The South Side
Still reading the book A Discovery of Old Essex by Richard Pusey, I came across a church, fairly nearby, we had'nt visited. So we decided to go today, the weather was cold, but fortunately, the Cat pub is'nt too far from our point of destination.
We got to the village no church in sight, though it said on the OS that the church was by itself on the banks of the Chelmer river, after asking someone we turned and went down a muddy track, and there in the distance the most pretty little church stood, my photos don't do it justice, because I had to photograph into the sun, but we shall go back in summer, perhaps for a picnic.
The church literature says there has been a church on this site since 1150 AD, but it must go back into Saxon times as the village was called Ultingham in the Domesday book. Pusey reckons that Chelmer river could have been called Ult, which would take it back far in time, but another historian thinks that Ult maybe another name for the River Ter which joins the Chelmer half a mile away.
The materials for the stone are many, and the church underwent a restoration in the 19th century but the north wall of the church represents the oldest part of the church, and there you will see flint, coursed by thin tiles (maybe Roman) and courses of the famous black pudding stone. In the literature the stone is described thus..
The dark brown pebbly stones are a natural rock, a conglomerate known as "Puddingstone". In pagan times this was revered as 'living rock' and is often found in old churches in Essex. The brown muddy looking stones higher up the wall are a soft rock known as 'septaria' which is found in London Clay'...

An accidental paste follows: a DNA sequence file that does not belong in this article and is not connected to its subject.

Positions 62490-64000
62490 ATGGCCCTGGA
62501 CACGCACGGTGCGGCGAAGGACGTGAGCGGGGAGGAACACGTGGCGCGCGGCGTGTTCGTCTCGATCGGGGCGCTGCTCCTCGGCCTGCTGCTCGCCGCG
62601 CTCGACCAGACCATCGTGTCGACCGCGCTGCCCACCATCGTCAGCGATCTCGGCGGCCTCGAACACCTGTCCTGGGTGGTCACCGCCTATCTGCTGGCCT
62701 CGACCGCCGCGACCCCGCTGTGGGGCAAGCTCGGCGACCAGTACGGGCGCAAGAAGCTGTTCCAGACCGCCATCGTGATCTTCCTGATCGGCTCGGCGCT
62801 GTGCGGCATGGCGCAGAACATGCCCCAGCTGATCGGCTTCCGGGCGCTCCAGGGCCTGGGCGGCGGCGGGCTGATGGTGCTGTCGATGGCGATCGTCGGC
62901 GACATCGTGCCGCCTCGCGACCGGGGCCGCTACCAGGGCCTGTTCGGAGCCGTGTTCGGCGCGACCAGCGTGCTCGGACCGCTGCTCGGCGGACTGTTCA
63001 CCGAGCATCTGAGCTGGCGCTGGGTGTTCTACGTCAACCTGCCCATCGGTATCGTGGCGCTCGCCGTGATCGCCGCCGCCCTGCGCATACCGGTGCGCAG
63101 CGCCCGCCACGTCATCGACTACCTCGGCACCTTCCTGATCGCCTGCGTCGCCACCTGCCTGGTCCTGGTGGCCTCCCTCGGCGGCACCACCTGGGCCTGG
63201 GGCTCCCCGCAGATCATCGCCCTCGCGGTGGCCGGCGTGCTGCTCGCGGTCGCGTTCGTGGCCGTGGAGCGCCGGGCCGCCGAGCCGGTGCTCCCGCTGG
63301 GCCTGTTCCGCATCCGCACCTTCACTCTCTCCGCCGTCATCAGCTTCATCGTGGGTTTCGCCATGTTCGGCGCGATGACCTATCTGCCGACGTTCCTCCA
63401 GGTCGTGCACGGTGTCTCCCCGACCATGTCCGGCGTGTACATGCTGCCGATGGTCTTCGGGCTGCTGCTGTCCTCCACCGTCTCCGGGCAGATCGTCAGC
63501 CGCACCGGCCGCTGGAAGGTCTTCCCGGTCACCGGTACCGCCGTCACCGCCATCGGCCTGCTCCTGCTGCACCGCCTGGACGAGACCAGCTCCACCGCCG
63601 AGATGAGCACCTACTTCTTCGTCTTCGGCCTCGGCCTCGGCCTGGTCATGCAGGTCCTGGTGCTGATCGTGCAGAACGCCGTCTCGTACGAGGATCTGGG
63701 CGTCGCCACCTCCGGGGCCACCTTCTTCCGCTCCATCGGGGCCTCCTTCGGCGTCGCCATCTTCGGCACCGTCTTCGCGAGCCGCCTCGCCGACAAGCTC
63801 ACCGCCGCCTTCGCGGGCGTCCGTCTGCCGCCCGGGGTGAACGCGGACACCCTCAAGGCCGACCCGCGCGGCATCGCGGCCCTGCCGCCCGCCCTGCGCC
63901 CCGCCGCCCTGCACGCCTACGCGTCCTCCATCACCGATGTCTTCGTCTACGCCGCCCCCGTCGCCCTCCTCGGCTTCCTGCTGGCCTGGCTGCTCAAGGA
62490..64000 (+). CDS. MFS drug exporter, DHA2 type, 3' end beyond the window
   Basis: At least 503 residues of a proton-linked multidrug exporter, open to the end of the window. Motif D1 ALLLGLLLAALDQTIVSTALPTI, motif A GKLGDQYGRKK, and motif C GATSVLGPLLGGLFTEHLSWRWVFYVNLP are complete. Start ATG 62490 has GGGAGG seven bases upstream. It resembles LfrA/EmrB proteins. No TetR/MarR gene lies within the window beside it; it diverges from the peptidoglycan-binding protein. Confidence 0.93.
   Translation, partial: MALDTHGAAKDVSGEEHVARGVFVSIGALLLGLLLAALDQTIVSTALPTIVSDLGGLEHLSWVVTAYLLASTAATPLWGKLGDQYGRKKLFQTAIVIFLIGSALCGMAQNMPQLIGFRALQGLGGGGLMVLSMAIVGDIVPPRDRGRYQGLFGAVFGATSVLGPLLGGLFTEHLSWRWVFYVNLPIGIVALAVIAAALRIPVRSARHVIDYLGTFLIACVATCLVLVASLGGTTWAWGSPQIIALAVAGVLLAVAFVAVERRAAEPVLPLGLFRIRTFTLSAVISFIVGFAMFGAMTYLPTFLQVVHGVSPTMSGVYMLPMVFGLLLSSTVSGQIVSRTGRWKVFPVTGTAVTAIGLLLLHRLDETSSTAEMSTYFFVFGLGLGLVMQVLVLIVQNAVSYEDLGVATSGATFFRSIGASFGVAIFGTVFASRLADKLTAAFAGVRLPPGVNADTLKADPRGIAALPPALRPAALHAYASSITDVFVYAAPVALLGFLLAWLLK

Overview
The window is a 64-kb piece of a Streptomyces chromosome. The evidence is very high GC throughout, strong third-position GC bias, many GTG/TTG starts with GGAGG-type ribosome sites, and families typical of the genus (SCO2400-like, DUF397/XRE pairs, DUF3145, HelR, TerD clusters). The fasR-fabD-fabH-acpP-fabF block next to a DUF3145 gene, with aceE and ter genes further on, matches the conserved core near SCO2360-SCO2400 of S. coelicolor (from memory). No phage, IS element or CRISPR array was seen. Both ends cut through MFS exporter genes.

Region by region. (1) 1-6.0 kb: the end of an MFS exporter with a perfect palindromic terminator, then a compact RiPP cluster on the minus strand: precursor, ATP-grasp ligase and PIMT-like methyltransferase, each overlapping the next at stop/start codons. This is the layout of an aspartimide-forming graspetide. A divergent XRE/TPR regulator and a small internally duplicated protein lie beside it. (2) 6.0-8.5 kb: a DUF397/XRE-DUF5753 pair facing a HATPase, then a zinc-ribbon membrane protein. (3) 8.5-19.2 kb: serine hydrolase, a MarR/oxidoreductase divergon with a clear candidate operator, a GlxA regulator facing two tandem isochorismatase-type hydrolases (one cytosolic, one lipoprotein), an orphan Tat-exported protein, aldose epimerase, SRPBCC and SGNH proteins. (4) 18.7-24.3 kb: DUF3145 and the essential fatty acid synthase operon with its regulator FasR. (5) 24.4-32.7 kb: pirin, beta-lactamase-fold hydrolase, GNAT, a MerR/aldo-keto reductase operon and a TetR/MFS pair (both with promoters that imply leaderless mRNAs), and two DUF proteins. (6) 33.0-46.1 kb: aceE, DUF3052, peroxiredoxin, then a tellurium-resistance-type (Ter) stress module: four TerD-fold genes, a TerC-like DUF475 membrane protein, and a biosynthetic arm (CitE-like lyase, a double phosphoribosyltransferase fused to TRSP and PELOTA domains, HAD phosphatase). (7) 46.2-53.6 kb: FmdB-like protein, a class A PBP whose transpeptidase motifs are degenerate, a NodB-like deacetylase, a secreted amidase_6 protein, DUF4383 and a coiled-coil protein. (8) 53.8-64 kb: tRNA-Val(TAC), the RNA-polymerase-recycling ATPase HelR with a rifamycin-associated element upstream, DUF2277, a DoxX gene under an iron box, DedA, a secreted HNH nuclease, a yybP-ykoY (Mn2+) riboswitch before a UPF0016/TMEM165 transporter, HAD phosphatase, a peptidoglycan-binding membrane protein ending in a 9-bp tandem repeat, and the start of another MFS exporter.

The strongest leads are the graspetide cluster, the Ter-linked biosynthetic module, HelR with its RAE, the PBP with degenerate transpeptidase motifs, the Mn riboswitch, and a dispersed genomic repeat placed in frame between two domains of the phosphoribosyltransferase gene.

The church sits in solitary splendour a few feet from the river, the land rising slightly from the river, and back up the trackway, the rise is quite sharp to the village.....
Solving mysteries; what does it signify a Norman church by a river can this site be pushed back earlier and how much earlier?, the latest dates on the fabric of the church go back to 1066 according to Seax, not many finds in the area just cropmarks of ditches and tracks. But studying the map and a slight picture starts to emerge, this little church has no allegiance with the village of Ulting, no trackways across the field, but if you follow the trackway from the entrance, a slightly different picture emerges. The trackway would have gone past Fieldend farm and it is here to the north of the farm that... Cropmarks of rectilinear enclosures, square enclosure, linear features - field boundaries, pits and rectilinear features appear... and given that following this road north it will eventually arrives at the A12 Roman road, perhaps there is a much earlier prehistoric trackway running through the landscape.
There is a triangle of rivers meeting here within a few miles of each other, the Ter, the Blackwater and the Chelmer, making it a good navigational route through the centuries and of course the Blackwater goes down to the sea, and it is probable that the 'Septaria' or London Clay would have been brought from Bradwell on Sea.